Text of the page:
• Skin scrappings from both patient and dog grew yeast-like cells on Sabouraud Dextrose agar with or without olive oil supplement
    • Scanning electron micrographs revealed morphology consistent with Malassezia pachydermatis
    • Patient had no other underlying disease or immunosuppression
case report 1 cont3
Case Report 1 (cont.)
  • Treatment
    • Initially treated with antituberculosis agents because of slow culture results
    • After positive fungus culture results, patient was treated with itraconazole and potassium iodide
    • Lesion stopped growing but was still positive for fungus
    • Therapy changed to fluconazole with cryotherapy to remove lesion
    • Some hypopigmented scarring remained, but patient was free of infection after 15 months
case report 2
Case Report 2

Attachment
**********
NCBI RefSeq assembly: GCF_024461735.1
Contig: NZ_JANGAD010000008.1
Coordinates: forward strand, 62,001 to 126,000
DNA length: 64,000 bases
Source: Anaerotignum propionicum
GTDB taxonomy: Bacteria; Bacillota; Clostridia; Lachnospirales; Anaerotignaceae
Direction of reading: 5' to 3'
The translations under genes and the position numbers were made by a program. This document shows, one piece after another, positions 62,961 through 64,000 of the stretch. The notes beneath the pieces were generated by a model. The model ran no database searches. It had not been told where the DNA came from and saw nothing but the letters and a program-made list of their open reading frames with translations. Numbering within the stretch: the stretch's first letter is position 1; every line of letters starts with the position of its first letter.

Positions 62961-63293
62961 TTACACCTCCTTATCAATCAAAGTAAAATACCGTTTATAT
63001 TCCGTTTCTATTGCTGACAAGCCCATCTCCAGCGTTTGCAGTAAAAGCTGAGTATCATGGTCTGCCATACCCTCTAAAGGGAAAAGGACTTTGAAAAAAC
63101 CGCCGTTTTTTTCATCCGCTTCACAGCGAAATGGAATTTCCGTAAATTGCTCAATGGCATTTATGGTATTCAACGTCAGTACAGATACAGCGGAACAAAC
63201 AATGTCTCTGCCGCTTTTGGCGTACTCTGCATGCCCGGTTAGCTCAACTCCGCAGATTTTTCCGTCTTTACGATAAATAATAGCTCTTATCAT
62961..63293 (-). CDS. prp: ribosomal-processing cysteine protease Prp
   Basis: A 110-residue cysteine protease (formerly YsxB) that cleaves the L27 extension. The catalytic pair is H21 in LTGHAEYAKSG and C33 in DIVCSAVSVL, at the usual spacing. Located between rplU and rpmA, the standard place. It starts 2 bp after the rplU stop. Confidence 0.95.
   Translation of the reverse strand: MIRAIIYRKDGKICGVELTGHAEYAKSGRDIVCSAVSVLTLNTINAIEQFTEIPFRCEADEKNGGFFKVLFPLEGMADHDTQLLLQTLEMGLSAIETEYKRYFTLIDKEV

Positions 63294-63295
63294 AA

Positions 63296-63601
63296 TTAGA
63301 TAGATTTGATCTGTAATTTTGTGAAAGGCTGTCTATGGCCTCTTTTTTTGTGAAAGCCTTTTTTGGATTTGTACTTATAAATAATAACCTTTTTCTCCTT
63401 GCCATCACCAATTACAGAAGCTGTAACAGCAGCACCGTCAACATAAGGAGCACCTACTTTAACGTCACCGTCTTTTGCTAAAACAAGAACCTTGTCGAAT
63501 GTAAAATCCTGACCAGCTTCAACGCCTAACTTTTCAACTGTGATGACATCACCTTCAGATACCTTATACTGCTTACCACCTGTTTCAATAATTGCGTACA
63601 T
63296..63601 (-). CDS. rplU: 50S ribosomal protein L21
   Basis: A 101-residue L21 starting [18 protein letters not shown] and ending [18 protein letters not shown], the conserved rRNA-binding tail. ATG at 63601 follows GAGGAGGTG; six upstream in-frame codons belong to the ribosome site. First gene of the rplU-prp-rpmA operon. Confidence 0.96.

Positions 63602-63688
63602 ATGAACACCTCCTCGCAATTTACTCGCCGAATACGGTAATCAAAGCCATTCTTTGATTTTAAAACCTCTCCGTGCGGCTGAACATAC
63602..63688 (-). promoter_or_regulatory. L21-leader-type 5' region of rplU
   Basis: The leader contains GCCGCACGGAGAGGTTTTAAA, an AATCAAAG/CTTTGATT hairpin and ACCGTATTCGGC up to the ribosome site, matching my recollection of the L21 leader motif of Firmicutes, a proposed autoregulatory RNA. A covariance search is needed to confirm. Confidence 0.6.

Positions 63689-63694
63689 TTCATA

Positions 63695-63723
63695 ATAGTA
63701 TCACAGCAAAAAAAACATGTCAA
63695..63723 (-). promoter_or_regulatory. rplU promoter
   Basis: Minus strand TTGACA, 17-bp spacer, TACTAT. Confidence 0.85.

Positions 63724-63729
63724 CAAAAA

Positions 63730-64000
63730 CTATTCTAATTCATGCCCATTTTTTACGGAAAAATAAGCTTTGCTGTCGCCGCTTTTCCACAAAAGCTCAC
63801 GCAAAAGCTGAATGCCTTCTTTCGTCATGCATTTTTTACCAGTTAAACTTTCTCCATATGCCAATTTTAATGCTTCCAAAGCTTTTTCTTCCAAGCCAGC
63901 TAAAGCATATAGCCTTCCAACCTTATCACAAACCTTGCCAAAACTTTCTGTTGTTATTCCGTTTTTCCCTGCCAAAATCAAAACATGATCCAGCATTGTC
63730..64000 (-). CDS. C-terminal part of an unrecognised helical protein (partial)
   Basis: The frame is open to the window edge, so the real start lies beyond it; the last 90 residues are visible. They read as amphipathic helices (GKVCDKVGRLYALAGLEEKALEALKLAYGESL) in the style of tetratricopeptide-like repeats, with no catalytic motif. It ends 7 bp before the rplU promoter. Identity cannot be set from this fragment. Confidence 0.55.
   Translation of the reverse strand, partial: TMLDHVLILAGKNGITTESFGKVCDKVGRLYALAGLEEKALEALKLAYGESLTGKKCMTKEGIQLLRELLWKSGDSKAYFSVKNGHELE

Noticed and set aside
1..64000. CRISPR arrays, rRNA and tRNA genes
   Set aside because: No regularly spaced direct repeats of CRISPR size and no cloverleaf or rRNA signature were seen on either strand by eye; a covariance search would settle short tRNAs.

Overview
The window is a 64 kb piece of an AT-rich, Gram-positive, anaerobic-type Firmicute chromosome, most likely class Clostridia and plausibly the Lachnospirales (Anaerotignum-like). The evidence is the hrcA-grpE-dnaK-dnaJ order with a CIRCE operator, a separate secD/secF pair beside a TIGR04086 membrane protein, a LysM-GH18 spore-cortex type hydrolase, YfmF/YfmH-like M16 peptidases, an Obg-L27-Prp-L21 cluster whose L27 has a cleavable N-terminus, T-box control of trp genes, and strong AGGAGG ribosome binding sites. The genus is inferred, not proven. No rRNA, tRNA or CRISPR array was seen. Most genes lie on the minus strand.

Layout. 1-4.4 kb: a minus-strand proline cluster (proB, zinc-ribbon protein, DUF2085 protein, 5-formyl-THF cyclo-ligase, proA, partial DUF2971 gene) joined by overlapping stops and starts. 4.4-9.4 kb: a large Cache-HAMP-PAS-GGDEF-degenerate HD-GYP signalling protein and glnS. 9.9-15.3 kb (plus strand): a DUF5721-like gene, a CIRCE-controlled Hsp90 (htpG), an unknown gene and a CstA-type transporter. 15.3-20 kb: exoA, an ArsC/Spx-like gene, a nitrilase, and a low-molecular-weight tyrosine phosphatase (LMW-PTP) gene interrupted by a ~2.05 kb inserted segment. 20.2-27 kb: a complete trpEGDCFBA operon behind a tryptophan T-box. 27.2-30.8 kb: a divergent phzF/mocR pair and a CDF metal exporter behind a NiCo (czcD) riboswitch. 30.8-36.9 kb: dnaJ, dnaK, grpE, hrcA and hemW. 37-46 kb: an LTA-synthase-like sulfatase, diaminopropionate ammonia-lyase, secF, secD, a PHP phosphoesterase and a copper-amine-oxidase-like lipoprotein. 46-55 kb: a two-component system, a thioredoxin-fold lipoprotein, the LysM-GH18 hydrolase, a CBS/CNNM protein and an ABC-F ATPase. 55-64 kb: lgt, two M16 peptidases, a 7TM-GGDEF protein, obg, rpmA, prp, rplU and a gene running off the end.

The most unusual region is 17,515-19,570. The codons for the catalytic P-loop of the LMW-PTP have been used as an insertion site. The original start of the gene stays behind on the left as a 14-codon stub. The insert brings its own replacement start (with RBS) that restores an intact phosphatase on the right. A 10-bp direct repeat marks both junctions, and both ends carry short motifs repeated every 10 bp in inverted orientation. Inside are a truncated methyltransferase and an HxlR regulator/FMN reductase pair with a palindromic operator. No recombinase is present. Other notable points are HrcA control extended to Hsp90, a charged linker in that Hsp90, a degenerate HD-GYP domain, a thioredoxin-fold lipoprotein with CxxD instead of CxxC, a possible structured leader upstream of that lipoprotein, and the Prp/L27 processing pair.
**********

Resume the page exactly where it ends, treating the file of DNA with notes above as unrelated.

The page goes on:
• Rosales et al., Ped. Develop. Pathol. (2004) 7: 86-90.
  • Infant born after 23 weeks of gestation
    • Chronic lung disease
    • Necrotizing enterocolitis
    • Intraventricular hemorrahge
    • At 24 days post birth, developed hypotension
      • Treated empirically with amphotericin B
      • Hepatic lesion noted
case report 2 cont
Case Report 2 (cont.)
  • Blood cultures were positive for Malassezia furfur on day 11 of treatment (day 35 of life)
  • Central line catheter was also shown to be positive for M. furfur
  • Removal of catheter resulted in negative fungus cultures for 2 weeks of amphoterin B therapy
case report 2 cont1
Case Report 2 (cont.)
  • Day 50 of life
    • Patient’s condition worsened due to intestinal perforation
    • Surgery improved condition and was being given intravenous hyperalimentation infusions of lipids via a scalp catheter